The independent London newspaper

Protect and honour the unsung heroes of the pandemic

04 February, 2021

Friends Emeka Nyack Ihenacho (left) and Gerry Lecointe

THE Covid pandemic has forcefully revealed to the world the true value of human interaction.

Cooped in our homes for so many hours, snatching a face-to-face conversation over the wall with a neighbour or a friendly smile at the supermarket till has become a rarefied treat.

The push to live so much of life online – promoted so enthusiastically by the digital smart city babble of policy-makers in recent years, has been found wanting.

We have all been drowning in a flood of phone notifications that are now replacement for the basic joy of a bit of small talk in the street with, for example, your local postie.

Postal workers are some of the many, many unsung heroes of the pandemic. While many of us have been putting our feet up on furlough, they have been out on the streets each day, as friends of Gerry Lecointe said following his death this week, (Now we’ve lost Gerry, the ‘gentleman’ postie who always delivered for others, February 4).

His loss will be felt deeply in Kentish Town, still reeling from the death of Emeka Nyack Ihenacho from Covid last year, and his comrades on the political Left who he stood shoulder to shoulder with on many pickets lines and demonstrations.

For residents on his route around Kentish Town, which he served for 20 years, he is remembered as a kind man who would stop to say hello and go out of his way to help others.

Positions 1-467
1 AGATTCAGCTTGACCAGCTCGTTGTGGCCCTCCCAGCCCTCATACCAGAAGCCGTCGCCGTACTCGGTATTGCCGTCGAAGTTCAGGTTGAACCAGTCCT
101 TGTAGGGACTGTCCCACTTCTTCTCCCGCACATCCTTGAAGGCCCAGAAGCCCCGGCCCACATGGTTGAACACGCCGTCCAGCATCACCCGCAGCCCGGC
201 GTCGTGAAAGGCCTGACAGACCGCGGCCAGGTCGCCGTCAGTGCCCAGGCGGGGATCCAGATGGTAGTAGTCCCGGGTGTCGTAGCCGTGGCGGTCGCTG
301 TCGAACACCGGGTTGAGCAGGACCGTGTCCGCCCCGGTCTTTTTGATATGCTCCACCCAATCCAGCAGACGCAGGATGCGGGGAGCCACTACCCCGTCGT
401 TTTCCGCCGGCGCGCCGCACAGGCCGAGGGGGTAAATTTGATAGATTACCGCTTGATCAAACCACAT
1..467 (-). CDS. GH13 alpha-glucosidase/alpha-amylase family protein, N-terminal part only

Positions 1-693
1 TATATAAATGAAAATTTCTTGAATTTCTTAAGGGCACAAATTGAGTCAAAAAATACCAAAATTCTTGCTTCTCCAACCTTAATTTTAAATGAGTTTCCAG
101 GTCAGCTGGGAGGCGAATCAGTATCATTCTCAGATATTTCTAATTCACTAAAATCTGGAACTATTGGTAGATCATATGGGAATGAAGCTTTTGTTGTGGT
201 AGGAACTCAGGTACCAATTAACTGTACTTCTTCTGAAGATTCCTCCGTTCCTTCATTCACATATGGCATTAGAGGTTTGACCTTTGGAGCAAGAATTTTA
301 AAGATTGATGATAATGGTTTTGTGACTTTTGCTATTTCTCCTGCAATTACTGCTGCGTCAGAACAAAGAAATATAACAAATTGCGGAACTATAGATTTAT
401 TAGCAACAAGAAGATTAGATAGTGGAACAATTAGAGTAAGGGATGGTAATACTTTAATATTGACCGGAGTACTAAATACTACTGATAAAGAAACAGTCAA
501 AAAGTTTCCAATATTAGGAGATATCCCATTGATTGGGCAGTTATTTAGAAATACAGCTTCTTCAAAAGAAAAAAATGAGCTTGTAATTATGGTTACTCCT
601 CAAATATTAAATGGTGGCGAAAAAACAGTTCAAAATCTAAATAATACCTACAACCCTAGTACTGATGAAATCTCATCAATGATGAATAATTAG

Let’s reflect on the value of our posties. Yes, the mail is late occasionally. But have some perspective. We take this kind of human service completely for granted, and it’s not just postal workers.

Supermarket workers, transport staff, school teachers – and pretty much anyone who has to go to work in a confined space with the public – have all been thrust unintentionally onto the frontline. It’s not just the NHS workers that should be getting a mental clap every night.

The vaccination programme set out to help the most vulnerable first. But the first jabs have been given to groups based on a list of medical-based categories. But what about social categories?

It is not clear year how Mr Lecointe died. But while the apparent success of the vaccine roll-out is being trumpeted from on high by government ministers, there are many sick people still asking: “What about me?”

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